Michael Wilner '11
If there were any connection between CMCAA and the Tea Party Movement, it may be Craig McPherson ‘06, embarking on his first run for Congress in the Kansas 3rd District.
A Republican since his time studying philosophy, politics and economics at Claremont, McPherson has watched the government's actions over the past year – TARP legislation, the bank bailouts, healthcare reform – with deep concern. The focus, he said, should have remained squarely on the needs and priorities of the suffering American individual: namely, making right the economic downturn. McPherson has come to identify with the Tea Partiers because his platform – limited government, fiscal responsibility, and the maintenance of a strong national defense – has become a collection of widely shared ideals highlighted in dramatic times. Washington, he says, is pushing a brand of reform "even when it's clear the American public is opposed to it."
"That," he said, "is why I think I do identify with the Tea Party Movement."
McPherson believes the biggest obstacle of our country's most daunting financial crisis in recent was our “dried up” capital markets. Giving directly to banks to stimulate the economy was too much an indirect, and ultimately ineffective, government approach.
"Had we actually gone to the individuals," McPherson told me, "and given clear incentives to investors in the 2009 fiscal year, I believe it would've had more returns in terms of keeping the market flowing, and ultimately opening up the competition, even with the banking sector."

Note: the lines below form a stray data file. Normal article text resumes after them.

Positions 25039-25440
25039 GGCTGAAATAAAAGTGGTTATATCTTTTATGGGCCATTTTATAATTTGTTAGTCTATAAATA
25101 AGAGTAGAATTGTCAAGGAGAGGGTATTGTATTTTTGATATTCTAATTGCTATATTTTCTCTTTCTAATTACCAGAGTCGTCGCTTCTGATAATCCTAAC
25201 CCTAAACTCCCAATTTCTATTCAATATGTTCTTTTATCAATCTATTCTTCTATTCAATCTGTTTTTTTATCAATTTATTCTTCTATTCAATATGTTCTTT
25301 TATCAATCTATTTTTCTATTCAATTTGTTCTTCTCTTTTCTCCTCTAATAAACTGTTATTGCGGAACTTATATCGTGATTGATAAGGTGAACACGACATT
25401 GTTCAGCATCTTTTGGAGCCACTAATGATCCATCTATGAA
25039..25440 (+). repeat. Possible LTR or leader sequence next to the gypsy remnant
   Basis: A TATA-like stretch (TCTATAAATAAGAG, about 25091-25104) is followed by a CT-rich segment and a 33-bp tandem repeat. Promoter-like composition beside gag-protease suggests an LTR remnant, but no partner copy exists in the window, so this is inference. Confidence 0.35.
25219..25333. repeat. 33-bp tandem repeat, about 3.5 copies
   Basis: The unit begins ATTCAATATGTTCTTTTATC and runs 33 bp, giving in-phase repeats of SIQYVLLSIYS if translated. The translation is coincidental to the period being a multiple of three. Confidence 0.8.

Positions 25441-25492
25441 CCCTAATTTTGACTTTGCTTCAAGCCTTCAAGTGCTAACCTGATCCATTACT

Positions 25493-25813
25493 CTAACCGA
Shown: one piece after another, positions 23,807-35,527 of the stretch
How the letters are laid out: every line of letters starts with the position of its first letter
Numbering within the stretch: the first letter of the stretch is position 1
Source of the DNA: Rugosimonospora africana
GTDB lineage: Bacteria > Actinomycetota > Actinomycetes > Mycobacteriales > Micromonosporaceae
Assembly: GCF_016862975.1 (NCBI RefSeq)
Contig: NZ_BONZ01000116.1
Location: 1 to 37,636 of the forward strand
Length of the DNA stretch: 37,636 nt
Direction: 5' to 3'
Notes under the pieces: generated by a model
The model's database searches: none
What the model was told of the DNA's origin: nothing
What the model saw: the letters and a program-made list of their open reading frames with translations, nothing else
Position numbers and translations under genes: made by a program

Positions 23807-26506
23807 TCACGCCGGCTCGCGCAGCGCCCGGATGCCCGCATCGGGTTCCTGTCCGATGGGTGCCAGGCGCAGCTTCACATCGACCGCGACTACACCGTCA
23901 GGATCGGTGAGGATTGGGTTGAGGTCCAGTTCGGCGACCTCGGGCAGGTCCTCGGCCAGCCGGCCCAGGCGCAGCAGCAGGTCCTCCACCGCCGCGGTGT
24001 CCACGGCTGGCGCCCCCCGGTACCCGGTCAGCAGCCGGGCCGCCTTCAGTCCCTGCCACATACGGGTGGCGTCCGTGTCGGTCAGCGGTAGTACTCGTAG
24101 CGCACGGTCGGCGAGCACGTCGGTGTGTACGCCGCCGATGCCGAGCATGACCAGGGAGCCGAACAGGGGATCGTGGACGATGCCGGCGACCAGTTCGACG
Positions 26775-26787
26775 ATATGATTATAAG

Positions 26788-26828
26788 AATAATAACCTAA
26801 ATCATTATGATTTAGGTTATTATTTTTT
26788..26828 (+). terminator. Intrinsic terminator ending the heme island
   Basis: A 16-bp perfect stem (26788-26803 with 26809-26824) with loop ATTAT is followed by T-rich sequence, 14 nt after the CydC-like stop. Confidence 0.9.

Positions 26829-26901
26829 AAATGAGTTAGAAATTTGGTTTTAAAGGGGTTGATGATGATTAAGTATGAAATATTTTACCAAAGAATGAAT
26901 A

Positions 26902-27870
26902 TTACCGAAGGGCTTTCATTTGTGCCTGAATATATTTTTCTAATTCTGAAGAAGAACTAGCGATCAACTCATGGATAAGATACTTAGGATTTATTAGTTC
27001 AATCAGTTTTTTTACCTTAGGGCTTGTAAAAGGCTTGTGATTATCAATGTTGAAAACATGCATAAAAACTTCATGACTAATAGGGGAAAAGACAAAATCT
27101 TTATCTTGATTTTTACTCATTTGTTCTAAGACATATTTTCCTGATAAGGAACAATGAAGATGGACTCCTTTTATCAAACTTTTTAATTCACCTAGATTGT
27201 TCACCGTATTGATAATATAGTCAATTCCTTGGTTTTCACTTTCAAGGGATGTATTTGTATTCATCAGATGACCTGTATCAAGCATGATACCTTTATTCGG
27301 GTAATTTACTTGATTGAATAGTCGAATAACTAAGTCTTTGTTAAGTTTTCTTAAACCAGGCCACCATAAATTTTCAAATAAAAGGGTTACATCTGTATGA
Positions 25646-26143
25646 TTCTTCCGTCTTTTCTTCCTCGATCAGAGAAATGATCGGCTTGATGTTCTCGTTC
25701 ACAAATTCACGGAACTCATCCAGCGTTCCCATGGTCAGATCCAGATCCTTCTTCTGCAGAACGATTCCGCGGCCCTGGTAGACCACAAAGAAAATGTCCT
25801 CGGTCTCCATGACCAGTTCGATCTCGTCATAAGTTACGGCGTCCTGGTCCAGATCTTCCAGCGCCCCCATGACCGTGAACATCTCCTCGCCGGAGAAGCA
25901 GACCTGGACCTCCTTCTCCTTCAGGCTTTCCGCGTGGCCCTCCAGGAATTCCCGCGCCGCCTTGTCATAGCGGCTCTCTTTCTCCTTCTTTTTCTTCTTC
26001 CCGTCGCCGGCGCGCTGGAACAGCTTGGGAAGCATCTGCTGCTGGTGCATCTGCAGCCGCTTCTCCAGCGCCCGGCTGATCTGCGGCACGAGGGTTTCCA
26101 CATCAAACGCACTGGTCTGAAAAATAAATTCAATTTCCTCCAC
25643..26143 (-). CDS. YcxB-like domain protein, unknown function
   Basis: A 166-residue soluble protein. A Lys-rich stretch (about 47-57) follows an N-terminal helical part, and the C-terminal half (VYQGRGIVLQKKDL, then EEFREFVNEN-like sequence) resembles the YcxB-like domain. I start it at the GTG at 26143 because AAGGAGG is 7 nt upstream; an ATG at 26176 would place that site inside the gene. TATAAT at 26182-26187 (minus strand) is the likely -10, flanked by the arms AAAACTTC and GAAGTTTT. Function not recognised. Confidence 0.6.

Having formed his economic philosophy from the works of Friedrich Hayek, Milton Friedman and President Reagan, McPherson believes his instincts on economic morality and the democracy of the market predate his CMC years. Growing up in an entrepreneurial household – his parents ran a company that maintained instrument lighting systems at airports – the alum was exposed early on to "the backbone of the American economy": small business owners who had direct experience with the benefits and pitfalls of government regulation.
But at Claremont, McPherson learned that the right economic policy was the most determinant factor in American strength and power. The College's focus on the founding of our nation, he says, gave him a unique understanding and a vital appreciation that contributed to his decision to run for office. "One of the things that really enhances the school more than just the programming itself are just the students that are at Claremont," he said. "Throughout Claremont's history, there've always been a lot of enterprising individuals – people that have that entrepreneurial spirit, and understand they can make things happen."
As for the campaign, McPherson is confident about his prospects. "You don't just have supporters that are sort of hackney politicos, but instead real Americans that haven't necessarily been involved before that are out there knocking doors and making phone calls," he said. "It's really good to see. I'm optimistic going forward."